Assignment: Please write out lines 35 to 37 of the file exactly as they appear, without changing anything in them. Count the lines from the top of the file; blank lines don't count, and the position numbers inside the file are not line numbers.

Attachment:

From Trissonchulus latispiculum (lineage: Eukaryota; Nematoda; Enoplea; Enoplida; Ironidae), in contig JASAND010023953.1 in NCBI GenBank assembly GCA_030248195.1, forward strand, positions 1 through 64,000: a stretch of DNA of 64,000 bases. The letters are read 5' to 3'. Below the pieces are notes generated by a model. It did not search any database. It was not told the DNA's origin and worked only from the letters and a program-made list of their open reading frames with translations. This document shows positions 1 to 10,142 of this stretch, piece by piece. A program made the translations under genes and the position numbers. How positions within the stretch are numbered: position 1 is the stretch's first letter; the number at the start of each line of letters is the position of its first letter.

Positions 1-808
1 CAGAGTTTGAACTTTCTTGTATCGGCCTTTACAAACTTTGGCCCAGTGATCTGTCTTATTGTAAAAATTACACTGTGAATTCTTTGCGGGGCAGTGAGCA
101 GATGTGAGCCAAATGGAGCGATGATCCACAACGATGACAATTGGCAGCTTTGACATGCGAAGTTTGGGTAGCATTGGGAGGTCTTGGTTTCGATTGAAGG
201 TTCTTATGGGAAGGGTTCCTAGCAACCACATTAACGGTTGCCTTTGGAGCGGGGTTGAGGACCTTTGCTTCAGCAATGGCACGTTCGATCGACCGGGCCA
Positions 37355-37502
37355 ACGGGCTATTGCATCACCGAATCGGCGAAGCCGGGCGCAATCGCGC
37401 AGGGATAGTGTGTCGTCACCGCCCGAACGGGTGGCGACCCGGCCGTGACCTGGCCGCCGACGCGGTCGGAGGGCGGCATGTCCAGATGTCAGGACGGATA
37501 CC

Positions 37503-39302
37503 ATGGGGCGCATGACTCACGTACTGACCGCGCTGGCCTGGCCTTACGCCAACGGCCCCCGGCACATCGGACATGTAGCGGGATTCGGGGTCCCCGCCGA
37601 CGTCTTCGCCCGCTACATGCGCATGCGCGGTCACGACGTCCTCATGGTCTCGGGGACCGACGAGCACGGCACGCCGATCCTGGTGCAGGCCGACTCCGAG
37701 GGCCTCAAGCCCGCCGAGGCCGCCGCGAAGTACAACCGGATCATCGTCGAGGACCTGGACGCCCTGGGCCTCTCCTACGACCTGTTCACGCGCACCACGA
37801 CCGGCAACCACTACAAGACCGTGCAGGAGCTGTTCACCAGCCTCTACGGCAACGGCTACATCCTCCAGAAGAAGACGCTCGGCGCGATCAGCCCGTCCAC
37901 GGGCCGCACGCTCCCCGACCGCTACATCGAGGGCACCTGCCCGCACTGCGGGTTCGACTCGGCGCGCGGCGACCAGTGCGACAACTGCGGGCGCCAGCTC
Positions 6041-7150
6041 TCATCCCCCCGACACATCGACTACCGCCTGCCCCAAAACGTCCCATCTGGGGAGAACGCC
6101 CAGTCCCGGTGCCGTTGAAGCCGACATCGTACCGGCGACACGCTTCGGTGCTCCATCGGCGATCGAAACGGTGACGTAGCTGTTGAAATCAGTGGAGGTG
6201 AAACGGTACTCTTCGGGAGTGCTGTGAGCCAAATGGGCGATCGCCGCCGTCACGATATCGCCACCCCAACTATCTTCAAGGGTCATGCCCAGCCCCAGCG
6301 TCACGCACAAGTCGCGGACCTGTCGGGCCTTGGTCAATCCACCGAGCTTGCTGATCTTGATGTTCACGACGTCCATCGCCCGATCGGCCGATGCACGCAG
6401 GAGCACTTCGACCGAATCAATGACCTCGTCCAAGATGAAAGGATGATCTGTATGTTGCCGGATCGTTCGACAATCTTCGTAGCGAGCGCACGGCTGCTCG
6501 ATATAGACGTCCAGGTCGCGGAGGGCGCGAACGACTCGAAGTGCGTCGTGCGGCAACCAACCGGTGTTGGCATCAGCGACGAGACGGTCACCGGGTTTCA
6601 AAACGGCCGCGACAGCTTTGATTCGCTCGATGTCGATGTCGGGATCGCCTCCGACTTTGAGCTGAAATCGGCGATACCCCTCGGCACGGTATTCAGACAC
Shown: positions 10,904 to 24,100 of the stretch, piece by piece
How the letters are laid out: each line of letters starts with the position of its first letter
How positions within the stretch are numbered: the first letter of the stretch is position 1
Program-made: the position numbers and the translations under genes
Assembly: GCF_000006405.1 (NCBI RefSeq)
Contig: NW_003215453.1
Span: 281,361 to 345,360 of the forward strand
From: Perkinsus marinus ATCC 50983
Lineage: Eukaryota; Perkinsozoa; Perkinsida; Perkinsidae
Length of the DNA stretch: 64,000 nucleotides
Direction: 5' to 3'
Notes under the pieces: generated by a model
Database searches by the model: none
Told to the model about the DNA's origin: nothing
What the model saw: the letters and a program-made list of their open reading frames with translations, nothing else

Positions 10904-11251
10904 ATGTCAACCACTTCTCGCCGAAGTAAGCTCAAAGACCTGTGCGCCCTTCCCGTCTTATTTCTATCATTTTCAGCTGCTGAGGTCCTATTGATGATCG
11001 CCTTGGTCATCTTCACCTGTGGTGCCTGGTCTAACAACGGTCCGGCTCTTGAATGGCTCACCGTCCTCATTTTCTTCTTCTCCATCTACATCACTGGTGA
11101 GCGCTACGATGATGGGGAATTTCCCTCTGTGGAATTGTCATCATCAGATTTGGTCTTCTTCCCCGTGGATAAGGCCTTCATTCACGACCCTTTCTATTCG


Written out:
Notes under the pieces: generated by a model
Database searches by the model: none
Told to the model about the DNA's origin: nothing